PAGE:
Dietary factors that affect carotenoid bioavailability

K.H. van het Hof

Research output: Thesisinternal PhD, WU

Abstract

<p>Carotenoids are thought to contribute to the beneficial effects of increased vegetable consumption. To better understand the potential benefits of carotenoids, we investigated the bioavailability of carotenoids from vegetables and dietary factors which might influence carotenoid bioavailability.</p><p>In a four weeks intervention trial, we found that the increases in plasma concentrations ofβ-carotene and lutein after consumption of a high vegetable diet were 14% and 67%, respectively, of those after consumption of the same amount of carotenoids, supplied in their purified form. In another study, it appeared that the bioavailability ofβ-carotene was particularly low from spinach. Broccoli and green peas were more effective in enhancing plasma concentrations ofβ-carotene after four days consumption (relative bioavailability ca. 3%, 74% and 96% for spinach, broccoli and green peas, respectively). Disruption of the vegetable matrix by mechanical homogenisation significantly improved the bioavailability of lutein from spinach by 14% and of lycopene from tomatoes by 20 to 60%. One hour additional heating of the tomatoes (100°C) also enhanced the bioavailability of lycopene but this effect lacked significance.</p><p>Carotenoids are absorbed in association with dietary fat and therefore the presence of dietary fat is thought crucial for carotenoid absorption. Four weeks consumption of a full-fat margarine (80% fat), supplemented withα-carotene andβ-carotene, effectively enhanced blood concentrations of these carotenoids. In a further study, we found that in healthy adult volunteers, only a small amount of fat (i.e. 3-5 g per meal) was sufficient to ensure uptake ofα-carotene andβ-carotene. For lutein supplied as lutein esters, however, the amount of fat required for optimal uptake was greater. Daily consumption of an unabsorbable fat replacer, sucrose polyester, with the main meal for four weeks, significantly reduced the bioavailability of carotenoids. Plasma concentrations ofβ-carotene and lycopene were reduced by 20% and 38% if 3 g/d sucrose polyester was consumed.</p><p>Interaction among carotenoids appeared to interfere with carotenoid bioavailability in some but not all cases. Simultaneous ingestion ofα-carotene andβ-carotene did not affect the bioavailability ofβ-carotene whereas four weeks supplementation withβ-carotene and lutein significantly reduced the plasma concentration of lycopene by 39%.</p><p>In conclusion, the type of food matrix in which carotenoids are located largely determines their bioavailability. Processing, such as mechanical homogenisation or heat treatment, has the potential to enhance the bioavailability of carotenoids from vegetables. The amount of dietary fat needed to ensure carotenoid absorption seems low, although it depends on the physico-chemical characteristics of the carotenoids ingested. Unabsorbable, fat-soluble compounds reduce carotenoid absorption and interaction among carotenoids may also result in a reduced carotenoid bioavailability.</p><p>Research into the functional benefits of carotenoids should consider the fact that the bioavailability ofβ-carotene in particular is one order of magnitude higher when provided as pure compound added to foods than when naturally present in foods.</p>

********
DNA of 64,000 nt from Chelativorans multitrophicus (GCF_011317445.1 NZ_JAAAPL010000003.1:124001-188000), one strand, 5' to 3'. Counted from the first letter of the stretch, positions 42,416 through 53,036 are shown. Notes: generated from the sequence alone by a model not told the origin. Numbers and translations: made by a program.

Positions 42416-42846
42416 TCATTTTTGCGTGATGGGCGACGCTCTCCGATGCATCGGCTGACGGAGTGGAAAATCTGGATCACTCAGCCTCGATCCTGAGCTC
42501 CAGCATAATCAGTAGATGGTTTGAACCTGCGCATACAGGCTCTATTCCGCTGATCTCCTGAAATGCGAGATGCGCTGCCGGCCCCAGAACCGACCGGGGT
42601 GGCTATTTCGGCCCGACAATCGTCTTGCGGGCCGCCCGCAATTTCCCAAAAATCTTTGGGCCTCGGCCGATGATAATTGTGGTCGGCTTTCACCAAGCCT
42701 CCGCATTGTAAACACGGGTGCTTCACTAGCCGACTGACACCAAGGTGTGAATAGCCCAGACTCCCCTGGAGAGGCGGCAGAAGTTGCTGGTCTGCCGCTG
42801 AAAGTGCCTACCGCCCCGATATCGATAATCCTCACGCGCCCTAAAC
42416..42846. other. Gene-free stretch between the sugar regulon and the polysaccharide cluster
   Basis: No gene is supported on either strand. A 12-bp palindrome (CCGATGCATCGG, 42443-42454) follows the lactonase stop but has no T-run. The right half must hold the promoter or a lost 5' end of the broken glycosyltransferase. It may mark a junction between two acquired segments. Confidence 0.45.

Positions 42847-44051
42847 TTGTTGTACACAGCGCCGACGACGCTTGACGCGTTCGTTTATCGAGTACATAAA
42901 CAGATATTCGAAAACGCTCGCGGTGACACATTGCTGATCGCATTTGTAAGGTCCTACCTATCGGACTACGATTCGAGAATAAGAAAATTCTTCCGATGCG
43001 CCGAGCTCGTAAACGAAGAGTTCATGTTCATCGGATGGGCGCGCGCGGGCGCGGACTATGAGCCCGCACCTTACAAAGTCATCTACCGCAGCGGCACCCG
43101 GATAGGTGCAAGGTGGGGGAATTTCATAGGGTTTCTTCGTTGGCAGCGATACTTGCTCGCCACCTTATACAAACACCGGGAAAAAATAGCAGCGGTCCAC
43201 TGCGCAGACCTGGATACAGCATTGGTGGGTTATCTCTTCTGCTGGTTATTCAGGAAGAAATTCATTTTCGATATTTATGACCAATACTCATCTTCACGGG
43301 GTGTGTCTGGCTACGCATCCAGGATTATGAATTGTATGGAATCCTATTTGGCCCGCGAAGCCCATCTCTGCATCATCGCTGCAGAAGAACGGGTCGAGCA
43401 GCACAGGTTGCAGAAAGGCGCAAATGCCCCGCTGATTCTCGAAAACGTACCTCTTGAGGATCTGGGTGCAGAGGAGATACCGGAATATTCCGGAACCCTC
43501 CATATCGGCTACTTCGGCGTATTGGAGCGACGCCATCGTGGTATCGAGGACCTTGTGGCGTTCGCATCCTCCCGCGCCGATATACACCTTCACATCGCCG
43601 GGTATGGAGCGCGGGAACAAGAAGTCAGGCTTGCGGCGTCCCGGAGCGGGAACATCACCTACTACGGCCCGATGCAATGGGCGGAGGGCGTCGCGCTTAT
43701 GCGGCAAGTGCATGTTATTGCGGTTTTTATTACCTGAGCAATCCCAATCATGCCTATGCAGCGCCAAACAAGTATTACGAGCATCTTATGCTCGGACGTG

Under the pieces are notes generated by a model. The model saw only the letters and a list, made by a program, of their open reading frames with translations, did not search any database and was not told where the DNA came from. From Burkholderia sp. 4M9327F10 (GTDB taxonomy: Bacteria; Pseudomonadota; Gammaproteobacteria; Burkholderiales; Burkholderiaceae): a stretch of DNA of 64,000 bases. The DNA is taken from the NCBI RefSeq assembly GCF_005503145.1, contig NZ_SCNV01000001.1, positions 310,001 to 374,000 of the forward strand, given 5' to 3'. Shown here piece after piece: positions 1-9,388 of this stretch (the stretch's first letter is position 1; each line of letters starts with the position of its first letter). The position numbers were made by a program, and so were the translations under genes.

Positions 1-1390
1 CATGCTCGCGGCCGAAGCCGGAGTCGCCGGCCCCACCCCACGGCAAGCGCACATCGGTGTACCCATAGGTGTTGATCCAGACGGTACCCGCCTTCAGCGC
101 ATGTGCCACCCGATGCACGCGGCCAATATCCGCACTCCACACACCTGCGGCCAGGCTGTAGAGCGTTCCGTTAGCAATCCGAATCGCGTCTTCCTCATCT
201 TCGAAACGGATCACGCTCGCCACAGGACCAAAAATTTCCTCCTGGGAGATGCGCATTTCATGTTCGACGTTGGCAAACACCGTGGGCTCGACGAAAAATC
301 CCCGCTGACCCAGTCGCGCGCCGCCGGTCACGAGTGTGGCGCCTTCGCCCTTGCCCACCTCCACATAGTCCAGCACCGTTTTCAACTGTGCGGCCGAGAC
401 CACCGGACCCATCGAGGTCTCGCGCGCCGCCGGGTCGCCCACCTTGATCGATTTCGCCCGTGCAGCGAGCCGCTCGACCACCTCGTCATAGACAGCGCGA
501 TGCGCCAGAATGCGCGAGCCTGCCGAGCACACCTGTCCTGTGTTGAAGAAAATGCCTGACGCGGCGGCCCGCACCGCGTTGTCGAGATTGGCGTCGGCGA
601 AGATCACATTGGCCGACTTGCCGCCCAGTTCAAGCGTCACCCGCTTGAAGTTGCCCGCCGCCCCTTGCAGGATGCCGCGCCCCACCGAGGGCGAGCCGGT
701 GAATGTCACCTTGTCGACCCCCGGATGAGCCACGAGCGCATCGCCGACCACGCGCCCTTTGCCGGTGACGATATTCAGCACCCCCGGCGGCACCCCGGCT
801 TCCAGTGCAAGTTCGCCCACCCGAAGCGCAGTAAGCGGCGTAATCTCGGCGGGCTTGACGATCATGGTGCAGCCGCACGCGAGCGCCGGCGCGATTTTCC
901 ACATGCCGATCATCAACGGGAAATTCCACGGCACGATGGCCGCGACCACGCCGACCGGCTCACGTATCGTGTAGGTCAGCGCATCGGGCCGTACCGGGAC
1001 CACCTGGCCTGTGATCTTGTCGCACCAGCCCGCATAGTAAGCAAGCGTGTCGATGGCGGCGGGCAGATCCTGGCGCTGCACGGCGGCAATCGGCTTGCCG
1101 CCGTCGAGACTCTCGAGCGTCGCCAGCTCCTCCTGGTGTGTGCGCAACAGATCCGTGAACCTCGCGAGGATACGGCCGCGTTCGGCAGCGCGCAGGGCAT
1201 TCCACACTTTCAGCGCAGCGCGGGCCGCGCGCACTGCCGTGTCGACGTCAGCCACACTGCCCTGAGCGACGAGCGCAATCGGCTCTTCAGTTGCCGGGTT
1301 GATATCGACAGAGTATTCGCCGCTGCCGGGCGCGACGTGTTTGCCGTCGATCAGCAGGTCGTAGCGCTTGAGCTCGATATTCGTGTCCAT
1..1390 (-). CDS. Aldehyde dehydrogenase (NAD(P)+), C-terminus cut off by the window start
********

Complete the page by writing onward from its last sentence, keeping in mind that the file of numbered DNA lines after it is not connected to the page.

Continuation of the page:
Original languageEnglish
QualificationDoctor of Philosophy
Awarding Institution
Supervisors/Advisors
  • Hautvast, J.G.A.J., Promotor
  • West, C.E., Promotor
  • Weststrate, J.A., Promotor, External person
Award date4 Jun 1999
Place of PublicationS.l.
Print ISBNs9789058080608
Publication statusPublished - 1999

Keywords

  • carotenoids
  • bioavailability
  • food processing

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